Allowing Ha infrared light means the camera is more sensitive to a LOT of the light from nebula, which emit a lot on the near infrared bands. So, while the 20Da (and its successor, the 60Da) have smaller pixels than the 6D, they are still the best alternatives as they are *additionally* sensitive to that *extra* light in the Ha band…so you should still be able to bet brighter results than with say a Canon 600D or the Nikon D7100 or something similar. You should be able to find a Canon 20Da for pretty cheap these days…it is old, but it is a trusty good old astrophotography camera. It can also be used for regular photography as well, and for the most part white balance should correct any slight red shifting that might occur from the different sensor filter.

      • “14mm and 28mm Samyang/Rokinon” should read “14mm and 24mm…” sorry about that.

      • Thanks VERY much for that excellent advice Jon, really appreciate you taking the time to put that together. Far more comprehensive and technical than I could ever be!

      • Um wow that was very detailed I’ll look for the 20 and 60 Da the 6D is about twice as much as I would like to spend but maybe I’ll look at it as an upgrade for later. Before, I was looking at the D3100 and the T3. They were both entry level DSLRs but I didn’t know how good they’d be for astrophotography.

      • I just found a used 20Da for $100 and a samyang 14mm lens for $360 bringing the total to $460, right inside my budget =D

      • Ha! that 20Da is the only one on the market that I can find!

      • Glad to be of help. I’ve been into astronomy since I was a kid…only really started actually pursuing astrophotography more recently. I have been saving for a Celestron EdgeHD 11″ telescope and mount. I keep putting it off, finding other things to do…but I really think it is time I finally put some money into my passion here and started DOING it.

        Along the way, I’ve done years worth of research…and I’m happy to disseminate all the knowledge I’ve gained to help other aspiring astrophotographers. 🙂 I also have a little knowledge center on my blog where I post helpful little bits of info, thoughts, technical articles, etc. that may be of use to anyone interested in pursuing astrophotography (or nature photography in general) over the long term.

        @Stephen: Finding a 20Da for $100 is a real STEAL! Make sure you get the shutter actuation count…probably on it’s last legs, although astrophotography isn’t particularly likely to stress it, you may need to get the shutter replaced. You should be able to at a local camera store that sells and services Canon products…it probably wouldn’t cost more than $100 to replace it IF it needed to be (I would just wait until it actually fails…which could be years out, before doing so, though.)

        I think picking up a whole wide field astro camera package for under $500 is pretty awesome! Count yourself lucky! 😀 And…I expect to see some photos soon! 🙂

      • Thanks Jon! The camera won’t be sold until sunday but hopefully I get it!

      • Best of luck! Hope you get it.

      • I have some NIKKOR lenses in my basement, would those work with the 20Da or since they were made by Nikon they won’t work with Cannon products?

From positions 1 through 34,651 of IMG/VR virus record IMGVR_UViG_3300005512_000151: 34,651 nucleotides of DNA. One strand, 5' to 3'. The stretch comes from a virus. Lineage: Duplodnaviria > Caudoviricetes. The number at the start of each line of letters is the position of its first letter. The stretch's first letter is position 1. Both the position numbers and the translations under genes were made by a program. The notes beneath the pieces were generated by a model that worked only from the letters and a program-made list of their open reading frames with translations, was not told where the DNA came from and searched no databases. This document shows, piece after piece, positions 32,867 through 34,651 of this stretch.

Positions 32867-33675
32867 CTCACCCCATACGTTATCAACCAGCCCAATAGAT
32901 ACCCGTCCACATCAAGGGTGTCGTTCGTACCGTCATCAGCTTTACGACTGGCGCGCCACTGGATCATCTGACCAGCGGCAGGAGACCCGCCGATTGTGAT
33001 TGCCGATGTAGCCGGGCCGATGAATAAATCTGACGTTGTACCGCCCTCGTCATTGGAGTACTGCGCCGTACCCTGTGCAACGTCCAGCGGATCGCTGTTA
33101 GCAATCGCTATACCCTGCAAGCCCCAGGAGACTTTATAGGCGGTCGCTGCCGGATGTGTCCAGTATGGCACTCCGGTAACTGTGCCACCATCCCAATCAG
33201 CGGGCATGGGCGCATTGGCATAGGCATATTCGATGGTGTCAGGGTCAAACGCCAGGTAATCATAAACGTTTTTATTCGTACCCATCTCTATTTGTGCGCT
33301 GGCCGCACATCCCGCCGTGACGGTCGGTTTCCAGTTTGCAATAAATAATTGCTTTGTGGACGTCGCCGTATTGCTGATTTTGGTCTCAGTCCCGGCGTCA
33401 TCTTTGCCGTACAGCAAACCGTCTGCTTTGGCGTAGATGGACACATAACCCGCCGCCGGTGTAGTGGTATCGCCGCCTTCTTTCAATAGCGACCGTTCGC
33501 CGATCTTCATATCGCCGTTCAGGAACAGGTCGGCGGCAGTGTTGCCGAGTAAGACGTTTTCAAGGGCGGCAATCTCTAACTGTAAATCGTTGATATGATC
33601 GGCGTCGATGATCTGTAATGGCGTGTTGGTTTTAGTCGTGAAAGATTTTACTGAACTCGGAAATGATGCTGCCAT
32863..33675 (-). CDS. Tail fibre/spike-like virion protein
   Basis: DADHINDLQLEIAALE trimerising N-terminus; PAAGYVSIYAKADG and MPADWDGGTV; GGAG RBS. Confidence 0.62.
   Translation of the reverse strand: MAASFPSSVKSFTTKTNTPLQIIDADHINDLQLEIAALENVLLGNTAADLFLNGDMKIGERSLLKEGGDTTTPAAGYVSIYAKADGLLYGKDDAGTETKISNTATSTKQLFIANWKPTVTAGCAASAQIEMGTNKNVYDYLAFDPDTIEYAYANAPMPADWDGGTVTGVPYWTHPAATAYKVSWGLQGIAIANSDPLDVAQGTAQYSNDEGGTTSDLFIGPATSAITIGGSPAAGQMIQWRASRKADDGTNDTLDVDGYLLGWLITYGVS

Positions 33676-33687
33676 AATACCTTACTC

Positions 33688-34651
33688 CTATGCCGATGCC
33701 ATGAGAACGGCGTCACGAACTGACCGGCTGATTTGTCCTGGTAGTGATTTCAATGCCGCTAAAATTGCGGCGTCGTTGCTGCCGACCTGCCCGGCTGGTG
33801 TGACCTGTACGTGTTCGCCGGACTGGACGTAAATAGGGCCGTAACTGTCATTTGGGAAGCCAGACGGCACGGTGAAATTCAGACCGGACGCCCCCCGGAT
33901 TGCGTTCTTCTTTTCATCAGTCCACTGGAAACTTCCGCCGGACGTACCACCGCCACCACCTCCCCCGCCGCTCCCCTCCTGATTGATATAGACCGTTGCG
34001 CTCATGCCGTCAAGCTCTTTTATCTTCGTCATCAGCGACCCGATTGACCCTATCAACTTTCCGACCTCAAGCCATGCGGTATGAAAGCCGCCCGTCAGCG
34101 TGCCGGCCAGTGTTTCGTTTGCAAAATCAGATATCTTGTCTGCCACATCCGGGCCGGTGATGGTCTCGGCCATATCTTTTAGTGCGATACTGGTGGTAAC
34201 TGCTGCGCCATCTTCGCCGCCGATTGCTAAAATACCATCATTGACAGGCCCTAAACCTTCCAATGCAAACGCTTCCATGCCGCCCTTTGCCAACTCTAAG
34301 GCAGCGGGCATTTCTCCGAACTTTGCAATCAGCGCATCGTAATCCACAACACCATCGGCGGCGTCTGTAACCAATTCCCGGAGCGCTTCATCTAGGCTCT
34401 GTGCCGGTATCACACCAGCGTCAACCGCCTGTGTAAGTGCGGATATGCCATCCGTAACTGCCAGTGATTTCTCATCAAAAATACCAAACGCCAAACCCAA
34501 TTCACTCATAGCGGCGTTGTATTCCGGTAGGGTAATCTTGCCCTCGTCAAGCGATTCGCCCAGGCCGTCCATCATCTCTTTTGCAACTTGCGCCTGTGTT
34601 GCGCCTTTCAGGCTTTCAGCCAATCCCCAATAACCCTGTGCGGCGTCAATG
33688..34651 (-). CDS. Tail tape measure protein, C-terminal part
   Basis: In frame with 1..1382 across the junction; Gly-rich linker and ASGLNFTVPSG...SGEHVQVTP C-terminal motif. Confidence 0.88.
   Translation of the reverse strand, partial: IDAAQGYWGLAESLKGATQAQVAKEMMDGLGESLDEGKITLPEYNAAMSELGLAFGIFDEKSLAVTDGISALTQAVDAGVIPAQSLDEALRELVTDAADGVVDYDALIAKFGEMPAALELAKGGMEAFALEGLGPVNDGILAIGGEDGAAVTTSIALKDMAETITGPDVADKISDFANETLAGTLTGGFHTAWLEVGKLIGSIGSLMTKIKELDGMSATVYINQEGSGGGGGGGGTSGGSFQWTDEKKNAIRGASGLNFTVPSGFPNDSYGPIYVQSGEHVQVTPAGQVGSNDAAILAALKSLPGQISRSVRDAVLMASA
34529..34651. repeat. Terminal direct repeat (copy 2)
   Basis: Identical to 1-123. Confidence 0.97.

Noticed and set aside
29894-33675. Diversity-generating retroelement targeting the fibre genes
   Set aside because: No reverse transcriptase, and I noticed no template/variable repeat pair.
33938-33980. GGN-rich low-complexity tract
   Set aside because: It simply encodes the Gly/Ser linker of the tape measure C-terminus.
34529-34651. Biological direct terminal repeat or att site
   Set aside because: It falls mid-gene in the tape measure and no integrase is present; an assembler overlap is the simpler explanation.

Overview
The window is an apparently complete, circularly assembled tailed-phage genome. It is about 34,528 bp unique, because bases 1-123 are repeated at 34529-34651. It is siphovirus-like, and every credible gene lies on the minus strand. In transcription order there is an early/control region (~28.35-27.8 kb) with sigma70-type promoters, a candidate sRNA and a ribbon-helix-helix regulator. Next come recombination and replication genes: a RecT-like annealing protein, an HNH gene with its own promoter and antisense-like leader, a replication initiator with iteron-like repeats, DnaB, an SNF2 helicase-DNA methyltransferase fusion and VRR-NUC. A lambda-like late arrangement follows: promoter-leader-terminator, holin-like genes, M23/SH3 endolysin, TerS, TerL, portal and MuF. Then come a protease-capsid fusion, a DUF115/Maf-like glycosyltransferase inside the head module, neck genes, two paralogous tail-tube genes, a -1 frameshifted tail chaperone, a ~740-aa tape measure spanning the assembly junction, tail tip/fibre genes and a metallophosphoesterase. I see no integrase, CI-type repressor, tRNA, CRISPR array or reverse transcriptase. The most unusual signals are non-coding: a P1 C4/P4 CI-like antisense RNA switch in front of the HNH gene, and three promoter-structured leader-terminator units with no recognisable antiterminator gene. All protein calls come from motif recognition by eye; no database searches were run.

• Canon EOS DSLR cameras have a pretty short registration distance. You can get an adapter that will allow you to use Nikon DSLR (F-mount) lenses on your Canon body’s EF mount. The Nikkor name was also used for large format camera lenses, and if that is what you have, they cannot be adapted.

      • Sad day the owner took the camera off the market, now there’s no 20Da’s on the market ;(

      • Sorry to hear that. Keep an eye out, though. It is still a popular astrophotography camera, and they are often on the market. BTW, currently, the 6D should actually be cheaper than the 60D (~$1000 vs. $1300). The 6D has some phenomenal high ISO performance (very, very low read noise…Canon’s best so far), and ISO 1600, 3200, and 6400 are all quite usable for astrophotography.

      • yea well my budget is $500. I was wondering if the Nikon D3100 or Canon T3 would be good for astrophotography since they are in my budget.

      • The Canon T3 would be better. The problem with Nikon cameras (and Sony cameras) is that they clip the low end of the signal, permanently eliminating that data. Canon sensors use a bias offset, meaning you can use dark frames and bias frames to subtract noise from light frames, and recover useful detail that would otherwise be lost in the noisy low end of the image signal. So I would get the Canon T3, rather than the Nikon 3100.

        Also, keep in mind, ALL of my astrophotography shots are stacks. I take multiple light frames (usually a few dozen at least, often as many as 100), dark frames (around 20), bias frames (around 20), and sometimes flat frames (use the same lens, at the same shutter speed and ISO, pointed at a bright evenly lit object like a nearby white wall illuminated by daylight, and expose such that the histogram peaks about 2/3rds of the way to the right hand edge.) By stacking multiple light frames, and “calibrating” them with a master dark (created from 20 individual darks), a master bias (created from 20 individual bias), and master flat frames, you can nearly eliminate noise, fix vignetting (to make the frame “flat”), and enhance the SNR to get much better results.

        You will never get a good astrphoto with a single light frame…not without considerably better equipment like a good Schmidt-Cassegrain OTA on a high quality equatorial tracking mount (that has been properly and precisely polar aligned) and a good autoguiding package.

        So, for “short exposure” astrophotography, which is what were talking about here, you need to read up a bit on how to make light, dark, bias, and flat frames, and how to stack them (there are a number of techniques, ranging from manually with Photoshop, to automatically using one of a number of stacking tools, from free ones like DSS (Deep Sky Stacker) to for-pay ones like Nebulosity.)